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THE KEY TO SASE: CLOUD-NATIVE MICROSERVICES

SASE Networks Must Go Native

The Secure Access Service Edge (SASE) marks a fundamental shift in network management and security for a cloud-first world. The model, first introduced by Gartner, is a response to the growing need for network architectures that are more fluid at the WAN edge, where all the action is now taking place.

First and foremost, SASE requires networking components that are built for speed, agility and flexibility. It wasn’t that long ago that virtual network functions (VNFs) transformed networking. But in this age of the borderless enterprise, where mobile access and cloud-based apps are everything, even VNFs can no longer keep up.

Enter cloud-native functions (CNFs) networking and microservices. CNFs provide the tremendous speed and low latency at the edge that SASE demands. Microservices are the next evolution in application services. Instead of running as applications on virtual machines (VMs), microservices operate as containerized instances in the cloud.

SASE Networks Must Go Native

The Secure Access Service Edge (SASE) marks a fundamental shift in network management and security for a cloud-first world. The model, first introduced by Gartner, is a response to the growing need for network architectures that are more fluid at the WAN edge, where all the action is now taking place.

First and foremost, SASE requires networking components that are built for speed, agility and flexibility. It wasn’t that long ago that virtual network functions (VNFs) transformed networking. But in this age of the borderless enterprise, where mobile access and cloud-based apps are everything, even VNFs can no longer keep up.

Enter cloud-native functions (CNFs) networking and microservices. CNFs provide the tremendous speed and low latency at the edge that SASE demands. Microservices are the next evolution in application services. Instead of running as applications on virtual machines (VMs), microservices operate as containerized instances in the cloud.

CNFs: Lightweight and Faster Than VNFs

A VNF is a software implementation of a network function that runs on one or more VMs, which in turn runs on customized or off-the-shelf hardware. VMs can be linked together to form service chains that support full-scale networking communication services.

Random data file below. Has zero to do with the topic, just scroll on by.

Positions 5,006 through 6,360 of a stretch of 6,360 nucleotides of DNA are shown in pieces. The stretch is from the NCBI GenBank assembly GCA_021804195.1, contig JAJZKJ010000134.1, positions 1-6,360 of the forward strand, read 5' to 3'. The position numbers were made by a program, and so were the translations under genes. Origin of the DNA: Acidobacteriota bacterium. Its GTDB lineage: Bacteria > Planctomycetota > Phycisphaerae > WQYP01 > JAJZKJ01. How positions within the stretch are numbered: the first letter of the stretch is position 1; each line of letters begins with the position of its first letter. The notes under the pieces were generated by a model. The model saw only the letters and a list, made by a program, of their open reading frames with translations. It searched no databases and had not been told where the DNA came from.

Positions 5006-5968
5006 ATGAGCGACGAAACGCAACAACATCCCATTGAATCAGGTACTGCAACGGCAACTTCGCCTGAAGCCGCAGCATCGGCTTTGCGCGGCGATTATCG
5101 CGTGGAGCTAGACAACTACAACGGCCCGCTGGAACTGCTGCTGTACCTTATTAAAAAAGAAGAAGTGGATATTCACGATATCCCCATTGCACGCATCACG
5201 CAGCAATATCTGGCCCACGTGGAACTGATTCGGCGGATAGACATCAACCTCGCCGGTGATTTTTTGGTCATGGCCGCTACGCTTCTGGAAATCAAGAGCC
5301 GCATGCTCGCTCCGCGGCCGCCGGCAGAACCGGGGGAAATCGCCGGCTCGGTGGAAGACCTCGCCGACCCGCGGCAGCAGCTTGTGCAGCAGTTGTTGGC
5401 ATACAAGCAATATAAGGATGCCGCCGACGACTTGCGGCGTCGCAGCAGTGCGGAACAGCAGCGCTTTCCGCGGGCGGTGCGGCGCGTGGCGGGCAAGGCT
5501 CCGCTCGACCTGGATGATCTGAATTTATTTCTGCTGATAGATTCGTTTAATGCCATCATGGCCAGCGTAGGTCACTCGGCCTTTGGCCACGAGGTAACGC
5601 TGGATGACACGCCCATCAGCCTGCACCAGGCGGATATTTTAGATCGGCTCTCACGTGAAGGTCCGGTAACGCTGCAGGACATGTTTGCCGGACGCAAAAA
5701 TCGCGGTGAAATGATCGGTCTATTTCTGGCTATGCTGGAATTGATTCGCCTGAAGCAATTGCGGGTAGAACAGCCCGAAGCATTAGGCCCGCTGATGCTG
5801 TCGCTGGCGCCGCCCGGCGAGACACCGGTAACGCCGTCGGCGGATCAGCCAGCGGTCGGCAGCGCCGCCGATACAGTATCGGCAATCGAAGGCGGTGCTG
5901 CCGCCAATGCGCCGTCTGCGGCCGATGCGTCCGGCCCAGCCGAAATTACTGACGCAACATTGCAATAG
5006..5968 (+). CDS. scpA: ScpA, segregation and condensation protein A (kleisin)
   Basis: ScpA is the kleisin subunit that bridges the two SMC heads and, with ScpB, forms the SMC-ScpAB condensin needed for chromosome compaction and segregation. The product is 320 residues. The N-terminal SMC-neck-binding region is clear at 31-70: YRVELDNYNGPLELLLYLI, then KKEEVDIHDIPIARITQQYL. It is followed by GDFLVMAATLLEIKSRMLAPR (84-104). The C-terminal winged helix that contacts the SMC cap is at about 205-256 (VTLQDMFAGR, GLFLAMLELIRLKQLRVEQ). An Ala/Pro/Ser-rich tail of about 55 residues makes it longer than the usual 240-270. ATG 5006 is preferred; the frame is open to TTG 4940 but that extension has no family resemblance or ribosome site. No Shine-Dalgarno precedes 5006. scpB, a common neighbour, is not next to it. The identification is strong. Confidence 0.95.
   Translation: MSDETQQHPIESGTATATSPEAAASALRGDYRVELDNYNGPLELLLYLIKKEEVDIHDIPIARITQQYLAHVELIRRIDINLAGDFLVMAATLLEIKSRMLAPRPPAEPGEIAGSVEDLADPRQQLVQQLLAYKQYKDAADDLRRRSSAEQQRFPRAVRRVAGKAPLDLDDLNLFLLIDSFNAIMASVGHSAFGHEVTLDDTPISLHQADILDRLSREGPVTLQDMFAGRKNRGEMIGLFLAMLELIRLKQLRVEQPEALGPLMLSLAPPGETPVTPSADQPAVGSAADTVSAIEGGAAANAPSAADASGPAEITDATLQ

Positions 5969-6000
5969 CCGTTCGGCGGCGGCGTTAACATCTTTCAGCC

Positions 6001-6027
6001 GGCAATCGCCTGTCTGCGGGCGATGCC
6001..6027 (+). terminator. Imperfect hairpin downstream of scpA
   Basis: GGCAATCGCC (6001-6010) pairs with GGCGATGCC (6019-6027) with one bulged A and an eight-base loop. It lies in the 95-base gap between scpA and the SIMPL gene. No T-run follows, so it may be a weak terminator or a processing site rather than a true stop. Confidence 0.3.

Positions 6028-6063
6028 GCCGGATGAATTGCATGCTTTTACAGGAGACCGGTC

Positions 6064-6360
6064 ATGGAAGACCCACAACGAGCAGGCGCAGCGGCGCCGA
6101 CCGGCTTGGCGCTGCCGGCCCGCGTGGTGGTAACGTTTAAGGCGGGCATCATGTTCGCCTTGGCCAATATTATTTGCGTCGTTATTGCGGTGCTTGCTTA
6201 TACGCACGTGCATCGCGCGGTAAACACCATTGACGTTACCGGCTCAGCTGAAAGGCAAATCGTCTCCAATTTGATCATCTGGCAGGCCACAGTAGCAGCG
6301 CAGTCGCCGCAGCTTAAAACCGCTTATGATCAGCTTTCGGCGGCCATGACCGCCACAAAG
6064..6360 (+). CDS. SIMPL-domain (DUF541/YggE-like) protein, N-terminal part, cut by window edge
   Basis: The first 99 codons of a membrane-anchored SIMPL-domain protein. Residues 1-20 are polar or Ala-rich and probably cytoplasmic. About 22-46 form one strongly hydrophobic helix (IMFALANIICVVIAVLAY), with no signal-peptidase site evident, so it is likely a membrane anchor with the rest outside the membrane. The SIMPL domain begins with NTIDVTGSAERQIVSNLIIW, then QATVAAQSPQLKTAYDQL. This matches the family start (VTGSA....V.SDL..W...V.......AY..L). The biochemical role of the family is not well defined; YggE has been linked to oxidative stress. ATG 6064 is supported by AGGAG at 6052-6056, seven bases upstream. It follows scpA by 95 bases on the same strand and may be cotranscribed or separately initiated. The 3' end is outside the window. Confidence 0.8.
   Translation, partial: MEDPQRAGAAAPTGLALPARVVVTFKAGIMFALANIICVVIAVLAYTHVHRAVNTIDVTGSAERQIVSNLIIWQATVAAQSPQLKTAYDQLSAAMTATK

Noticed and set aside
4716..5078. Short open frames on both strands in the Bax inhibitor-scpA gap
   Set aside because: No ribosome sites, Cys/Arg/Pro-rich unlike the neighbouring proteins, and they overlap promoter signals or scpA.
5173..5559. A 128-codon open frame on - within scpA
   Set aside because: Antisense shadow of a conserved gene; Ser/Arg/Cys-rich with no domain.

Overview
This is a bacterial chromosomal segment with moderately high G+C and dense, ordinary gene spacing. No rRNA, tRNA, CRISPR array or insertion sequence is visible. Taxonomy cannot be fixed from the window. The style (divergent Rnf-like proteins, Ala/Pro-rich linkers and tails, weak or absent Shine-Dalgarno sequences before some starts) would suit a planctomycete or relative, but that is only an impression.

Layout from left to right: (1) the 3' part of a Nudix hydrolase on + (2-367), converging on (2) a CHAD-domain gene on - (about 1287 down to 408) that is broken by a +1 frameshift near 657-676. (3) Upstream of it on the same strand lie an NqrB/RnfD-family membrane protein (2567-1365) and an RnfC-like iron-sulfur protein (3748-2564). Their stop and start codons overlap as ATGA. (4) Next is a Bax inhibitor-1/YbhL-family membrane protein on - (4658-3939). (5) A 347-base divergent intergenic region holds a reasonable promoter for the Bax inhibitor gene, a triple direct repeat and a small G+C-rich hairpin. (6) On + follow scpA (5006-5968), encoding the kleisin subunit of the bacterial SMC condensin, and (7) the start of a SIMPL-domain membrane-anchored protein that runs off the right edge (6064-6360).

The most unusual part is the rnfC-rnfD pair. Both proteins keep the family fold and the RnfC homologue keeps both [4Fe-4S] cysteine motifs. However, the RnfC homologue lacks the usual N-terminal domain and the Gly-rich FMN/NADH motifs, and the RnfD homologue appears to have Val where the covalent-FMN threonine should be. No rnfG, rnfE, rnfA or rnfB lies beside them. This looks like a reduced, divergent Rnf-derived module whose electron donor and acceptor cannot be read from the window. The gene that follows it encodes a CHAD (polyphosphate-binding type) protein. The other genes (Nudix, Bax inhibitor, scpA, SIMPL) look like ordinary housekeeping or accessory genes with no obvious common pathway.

One drawback with a VNF is its inherent latency. It’s akin to a sequential DMV experience where you must move from one window to the next in order to renew your driver’s license (see figure below). It starts when significant overheads for VM spin up and spin down. Next comes service chain orchestration—take a ticket—followed by VM-to-VM handoffs and their resulting hop-by-hop latency—move to the next window, take another ticket. The whole process then repeats all the way through the chain. Latency is built in to the architecture.

CNFs: Lightweight and Faster Than VNFs

In contrast, a CNF is a lightweight container-based software network function that enables spin up and spin down to proceed much faster. Once a container is spun up, traffic is processed and policies are applied all in a single pass. No more tickets, no additional windows, minimal latency.

Infoblox: Leading the Way to Cloud-Native Networking

When it comes to cloud-native networking and the delivery of microservices in the cloud, Infoblox has been ahead of the curve. The BloxOneTM Platform anticipated by four years the emergence of SASE and provides the ideal platform for this new way of networking.

As a member of the Cloud Native Computing Foundation (CNCF), it is our mission at Infoblox to make cloud-native computing ubiquitous for foundational network services.

The CNCF site provides real-world examples of how CNF implementations save time and money. Here are just a few:

“Autoscaling has improved [our] ability to address services that are over capacity or oversubscribed. Before, it was a weeklong process in the environment. Now, we have the agility to very quickly rescale an application or free up capacity.”

— Comcast

“Teams went from five or six days of waiting time, to five or six seconds.”

— T-Mobile

“Some of the VM-based deployments took 45 minutes; with Kubernetes, that time was just a few seconds to a couple of minutes.”

— New York Times

Learn more about the Infoblox BloxOne Platform and Gartner SASE.

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